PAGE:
Are LDCs “sentenced” to public investment?

The context of renewable energy financing in developed countries is fairly clear, but in developing countries there are two different logics at work. Some emerging countries, such as China, have adopted a subsidy system which is similar to the European model, although there are slight differences: for example, in the wind power sector, there are geographical differences in the kilowatt-hour purchase price paid by the Chinese State which ranges from CNY 0.51 (USD 0.0746 at 17 May 2010) to CNY 0.61 (USD 0.0893), i.e. a bonus of between 50% and 79% if we compare it with the average kWh purchase price for coal energy (CNY 0.34, i.e. USD 0.0497). China is clearly banking on the development of its domestic market with the aim of becoming a world leader in renewable energies and, subsequently, a major exporter thanks to the competiveness of its labor. The so-called “least developed” countries (LDCs) have a completely different type of problem. A subsidy policy is not possible at all due to the heavy constraints that weigh on public finances. Therefore, projects cannot rely on subsidies in order to reach financial equilibrium and must be based on economic profitability alone. This profitability may sometimes be easier to find in Africa than Europe for several reasons. For example, there is considerable unexploited hydrological potential (Congo Basin, Ethiopian plateaus, Cameroon). Moreover, there can be massive biomass reserves from crops, forests and waste. Due to the low level of population density in some areas, small-scale decentralized production (biomass-fired plants, hydropower, wind power or, in some cases, photovoltaic energy) is less costly than a grid link-up. But it is especially thermal generation (slow speed diesel engines, generators) that is much more costly in Africa than in Europe. With an average production cost of USD 0.18 per kWh, Africa's electricity is indeed one of the most expensive in the world and this is a major stumbling block to development. Finally, the production deficit comes with a cost: when for instance, South Africa's national electricity producer carries out load-shedding – which brings mining production to a standstill at a time when raw material prices are the most attractive – the country's economy is obviously penalized.2 As for rural electrification, it remains widely constrained by a lack of supply. In such a situation any kWh is worth taking: it is better to have expensive energy than no energy at all. Although some renewable energy production projects in LDCs are profitable even without subsidies, it remains difficult for them to obtain financing as private investors are first and foremost interested in the risk-reward ratio. And yet power generation projects have extremely long life spans – between 20 and 30 years – which rarely coincide with business models that have more immediate targets. In addition, these projects are more exposed to political risks as the producer's client is generally a public entity. Exit strategies (particularly via initial public offerings) are difficult due to the low level of liquidity on financial markets.3 Although private funds do invest in emerging countries4 (China, Southeast Asia, Brazil), they continue to be reluctant to do so in LDCs due to a high level of risk that – without public subsidies – is not offset by a sufficient level of profitability. Today – and for a long time to come – public development players are the only ones in a position to make equity investments in this context.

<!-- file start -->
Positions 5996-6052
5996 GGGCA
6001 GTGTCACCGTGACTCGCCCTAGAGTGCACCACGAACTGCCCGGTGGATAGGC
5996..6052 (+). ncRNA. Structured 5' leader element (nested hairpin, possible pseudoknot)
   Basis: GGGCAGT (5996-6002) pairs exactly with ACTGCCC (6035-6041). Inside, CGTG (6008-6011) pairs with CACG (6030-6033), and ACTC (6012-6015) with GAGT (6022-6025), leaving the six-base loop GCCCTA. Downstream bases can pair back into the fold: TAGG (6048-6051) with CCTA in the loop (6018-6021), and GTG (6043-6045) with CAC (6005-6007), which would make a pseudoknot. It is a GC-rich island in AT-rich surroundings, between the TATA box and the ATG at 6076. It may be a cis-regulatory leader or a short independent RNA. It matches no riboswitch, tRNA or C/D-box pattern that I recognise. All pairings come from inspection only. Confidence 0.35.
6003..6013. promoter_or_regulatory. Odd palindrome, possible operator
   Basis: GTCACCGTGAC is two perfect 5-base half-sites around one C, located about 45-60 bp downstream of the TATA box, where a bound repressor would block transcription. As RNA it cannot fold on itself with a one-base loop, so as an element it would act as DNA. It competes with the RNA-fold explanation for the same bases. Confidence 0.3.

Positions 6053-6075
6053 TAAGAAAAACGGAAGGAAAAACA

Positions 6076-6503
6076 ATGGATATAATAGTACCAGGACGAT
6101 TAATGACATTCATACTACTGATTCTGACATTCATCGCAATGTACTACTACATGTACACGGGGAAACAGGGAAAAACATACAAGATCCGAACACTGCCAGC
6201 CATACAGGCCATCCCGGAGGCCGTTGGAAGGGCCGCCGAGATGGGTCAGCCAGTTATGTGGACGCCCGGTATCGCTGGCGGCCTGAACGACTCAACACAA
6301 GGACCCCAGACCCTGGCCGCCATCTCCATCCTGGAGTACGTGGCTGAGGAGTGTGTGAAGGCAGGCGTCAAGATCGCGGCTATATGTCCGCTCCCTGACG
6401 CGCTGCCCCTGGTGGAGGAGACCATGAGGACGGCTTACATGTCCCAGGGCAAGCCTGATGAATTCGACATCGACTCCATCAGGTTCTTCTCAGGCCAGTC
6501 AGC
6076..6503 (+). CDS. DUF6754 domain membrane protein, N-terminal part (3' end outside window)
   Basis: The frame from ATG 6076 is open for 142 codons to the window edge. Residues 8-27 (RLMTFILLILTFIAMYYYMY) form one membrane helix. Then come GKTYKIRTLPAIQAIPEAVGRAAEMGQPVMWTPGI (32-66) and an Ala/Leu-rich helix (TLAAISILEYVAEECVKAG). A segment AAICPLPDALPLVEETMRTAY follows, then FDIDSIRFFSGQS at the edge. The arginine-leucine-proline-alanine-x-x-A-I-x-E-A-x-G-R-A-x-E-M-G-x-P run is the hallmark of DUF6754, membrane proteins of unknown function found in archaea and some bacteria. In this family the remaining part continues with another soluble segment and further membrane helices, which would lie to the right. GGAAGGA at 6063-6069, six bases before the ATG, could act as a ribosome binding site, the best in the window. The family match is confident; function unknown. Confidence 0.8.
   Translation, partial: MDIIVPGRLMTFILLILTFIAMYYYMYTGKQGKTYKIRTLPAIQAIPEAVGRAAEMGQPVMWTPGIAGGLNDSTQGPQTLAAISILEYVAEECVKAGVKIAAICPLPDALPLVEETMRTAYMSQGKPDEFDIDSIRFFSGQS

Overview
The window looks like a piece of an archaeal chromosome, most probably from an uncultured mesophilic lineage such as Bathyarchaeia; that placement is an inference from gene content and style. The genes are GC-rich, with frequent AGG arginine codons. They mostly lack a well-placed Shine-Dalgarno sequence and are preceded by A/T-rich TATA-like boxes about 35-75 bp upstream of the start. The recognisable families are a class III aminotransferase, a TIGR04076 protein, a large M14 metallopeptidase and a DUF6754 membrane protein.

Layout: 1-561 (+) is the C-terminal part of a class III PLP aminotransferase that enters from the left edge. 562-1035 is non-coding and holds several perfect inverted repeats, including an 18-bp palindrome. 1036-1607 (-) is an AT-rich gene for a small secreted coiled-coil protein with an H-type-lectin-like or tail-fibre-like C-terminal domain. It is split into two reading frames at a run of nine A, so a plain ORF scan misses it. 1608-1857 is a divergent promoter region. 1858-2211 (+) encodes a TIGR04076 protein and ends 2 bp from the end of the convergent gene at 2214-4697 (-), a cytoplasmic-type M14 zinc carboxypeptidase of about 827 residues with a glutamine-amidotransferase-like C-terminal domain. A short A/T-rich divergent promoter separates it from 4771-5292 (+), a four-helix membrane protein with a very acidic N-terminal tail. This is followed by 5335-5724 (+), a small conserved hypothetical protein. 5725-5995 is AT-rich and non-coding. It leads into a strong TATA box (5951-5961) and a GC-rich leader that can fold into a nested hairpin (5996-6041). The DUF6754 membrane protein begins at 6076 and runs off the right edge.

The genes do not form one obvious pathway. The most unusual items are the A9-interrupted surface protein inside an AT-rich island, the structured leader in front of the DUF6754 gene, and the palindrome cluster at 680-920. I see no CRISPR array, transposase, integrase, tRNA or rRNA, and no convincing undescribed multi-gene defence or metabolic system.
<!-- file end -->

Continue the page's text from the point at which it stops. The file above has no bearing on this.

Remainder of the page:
Energy efficiency, high but undervalued profitability